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Monitor Scientific Weather Stations on the Web

LINK TO VIDEO FILEhttp://imedia.unr.edu/Tahoe/146_meterological_stations_around_tahoe.asx (01:22)
TitleMonitor Scientific Weather Stations on the Web
Author/CreatorCobourn, John; Purdy, Shelly; Segale, Heather M.
Related item(s)Press Release available at http://www.tahoe.unr.edu/resources/Segment147.pdf
Date Original2005-01-11
Summary/DescriptionLake Tahoe Report Segment #147 - "Monitor Scientific Weather Stations on the Web" (Air Date: Dec. 12, 2005).
SubjectMeteorology -- Tahoe, Lake (Calif. and Nev.)
LocationLake Tahoe (Calif. and Nev.)
Tahoe, Lake (Calif and Nev)
CollectionThe Lake Tahoe Report
Original PublisherLake Tahoe Environmental Education Coalition (http://www.lteec.org)
Electronic PublisherUniversity of Nevada, Reno - Department of Teaching and Learning Technologies
Ordering and Permissions InformationFor more information, contact the University of Nevada Cooperative Extension, http://www.lteec.org or 775-832-4138.
Formatvideo/wmv
Date Digital2006-02-15
RelationWindows Media Player
Resource TypeMoving Image
Languageeng
Contributing InstitutionUniversity of Nevada, Reno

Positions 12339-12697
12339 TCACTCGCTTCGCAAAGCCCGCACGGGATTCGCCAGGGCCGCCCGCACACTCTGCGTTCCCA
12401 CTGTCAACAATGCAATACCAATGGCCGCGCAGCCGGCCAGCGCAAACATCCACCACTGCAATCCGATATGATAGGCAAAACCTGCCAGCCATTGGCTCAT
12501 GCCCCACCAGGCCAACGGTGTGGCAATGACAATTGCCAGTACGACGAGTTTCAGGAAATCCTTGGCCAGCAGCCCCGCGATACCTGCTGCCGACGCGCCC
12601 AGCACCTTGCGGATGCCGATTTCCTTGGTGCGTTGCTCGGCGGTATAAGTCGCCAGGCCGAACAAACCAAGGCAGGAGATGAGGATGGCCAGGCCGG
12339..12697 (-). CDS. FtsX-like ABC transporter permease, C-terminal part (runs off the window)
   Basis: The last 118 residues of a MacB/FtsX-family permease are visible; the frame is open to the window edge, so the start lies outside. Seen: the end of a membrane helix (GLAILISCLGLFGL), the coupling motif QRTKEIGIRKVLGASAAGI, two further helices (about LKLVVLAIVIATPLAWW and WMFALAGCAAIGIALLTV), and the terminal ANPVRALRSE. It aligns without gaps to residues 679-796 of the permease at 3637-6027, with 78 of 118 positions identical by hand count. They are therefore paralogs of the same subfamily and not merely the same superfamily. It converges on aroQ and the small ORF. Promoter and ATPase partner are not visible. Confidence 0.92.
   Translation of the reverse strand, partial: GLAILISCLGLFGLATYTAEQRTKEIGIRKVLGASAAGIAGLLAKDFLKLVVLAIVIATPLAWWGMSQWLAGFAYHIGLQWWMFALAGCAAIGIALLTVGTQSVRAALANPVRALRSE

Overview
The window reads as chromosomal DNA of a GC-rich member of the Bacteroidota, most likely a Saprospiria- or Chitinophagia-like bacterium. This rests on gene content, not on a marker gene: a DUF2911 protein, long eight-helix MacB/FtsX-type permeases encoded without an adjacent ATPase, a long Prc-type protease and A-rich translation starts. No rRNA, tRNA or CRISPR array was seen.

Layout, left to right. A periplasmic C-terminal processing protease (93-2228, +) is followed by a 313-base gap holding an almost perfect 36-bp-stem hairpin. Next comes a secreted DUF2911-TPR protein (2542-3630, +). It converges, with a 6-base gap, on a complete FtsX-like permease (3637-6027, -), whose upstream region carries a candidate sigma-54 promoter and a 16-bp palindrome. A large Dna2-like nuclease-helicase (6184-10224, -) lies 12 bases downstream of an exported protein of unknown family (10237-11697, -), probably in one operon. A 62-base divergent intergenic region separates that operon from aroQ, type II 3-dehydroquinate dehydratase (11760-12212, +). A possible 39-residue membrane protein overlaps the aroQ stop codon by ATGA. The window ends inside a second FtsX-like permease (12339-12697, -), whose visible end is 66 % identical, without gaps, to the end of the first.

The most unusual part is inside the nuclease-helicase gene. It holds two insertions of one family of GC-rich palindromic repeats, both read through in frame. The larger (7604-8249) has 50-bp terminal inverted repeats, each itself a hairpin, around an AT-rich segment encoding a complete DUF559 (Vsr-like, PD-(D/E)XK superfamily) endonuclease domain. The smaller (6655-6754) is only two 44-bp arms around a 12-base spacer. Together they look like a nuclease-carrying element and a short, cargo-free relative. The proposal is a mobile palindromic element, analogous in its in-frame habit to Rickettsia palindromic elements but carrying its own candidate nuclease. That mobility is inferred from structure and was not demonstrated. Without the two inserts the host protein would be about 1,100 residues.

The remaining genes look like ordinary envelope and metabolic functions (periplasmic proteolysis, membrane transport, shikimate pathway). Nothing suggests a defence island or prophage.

TranscriptionSegment 147 - Scientific researchers measure the clarity of Lake Tahoe water every ten days by submerging the Secchi disk into the lake to see how deeply they can submerge it and still see it. They also collect water quality samples in streams and in the lake. Another very important tool used in their lake research is weather data. Seasonal changes in solar radiation cause variations in water temperature, which in turn drive lake currents. These changes can cause the lake to mix from bottom to top during the winter. This mixing helps to keep sediment suspended in the water and contributes to loss in water clarity. To collect meteorological data, UC Davis and NASA operate 12 weather stations around and in Lake Tahoe. Six are located on piers, and six are on buoys in the lake. "The meteorological information that we gather is the backbone of what we do, " says Geoff Schladow from UC Davis. "By analyzing the data, we can understand what happens in the lake. We can explain how pollutants are transported across the lake and understand why the clarity changes day to day. These models are driven by meteorological data." Schladow, who has been studying Lake Tahoe for the last eight years, also notes that, "We once thought that plant nutrients in the lake were the greatest problem, but in the past few years we started finding that fine sediment has a larger effect on clarity." Since the buoys communicate with remote sensing satellites, Schladow and his colleagues can map temperature changes across the entire lake, making it possible to understand lake circulation and its effect on the transport of fine particles. UC Davis has posted data from its REMOTE Meteorological stations on the Web at http://remote.ucdavis.edu/tahoe_location.asp. The site has information on wind speed, wind direction, wind gust, air temperature, air pressure, radiation, precipitation, relative humidity, and water temperature. The data is also online at http://terc.ucdavis.edu and http://laketahoe.jpl.nasa.gov. Graduate students and researchers can use the REMOTE Web site to study the physical processes that contribute to Lake Tahoe's unique clarity and build computer models to categorize and understand these processes. Using the data, students can build their own models in the classroom, and see firsthand the dynamic conditions that exist in subalpine environments. In addition to the UC Davis stations, the Natural Resources Conservation Service (NRCS) maintains an automated SNOTEL system that collects and relays snowpack and related climatic data to their Web site, http://www.wcc.nrcs.usda.gov. The U.S. Geological Survey also posts weather, stream flow, and water quality data, as well as digital maps and orthophoto quadrangles, on their Lake Tahoe Data Clearinghouse Web site, http://tahoe.usgs.gov. Another valuable Web site for scientific information is the Tahoe Integrated Information Management System (TIIMS) site, http://www.tiims.org/. This is an interactive Web site being developed to house and disseminate information about Lake Tahoe Basin planning and restoration efforts. TIIMS also contains a valuable public outreach component that offers educational materials, photographs, and information on how to become involved in Lake Tahoe Basin restoration efforts. These Web sites provide access to some of the near-real-time data acquired from scientific monitoring stations. The Coast Guard and other boaters can check lake conditions, such as wind speed, air temperature and water temperature, to determine which gear to wear, for example. This online information is updated at least hourly. You too can go online anytime to decide whether to go skiing, hiking, boating, or just stay inside by the fire. You can make use of Tahoe's 12 advanced meteorological stations for detailed information beyond what you find on the Weather Channel.

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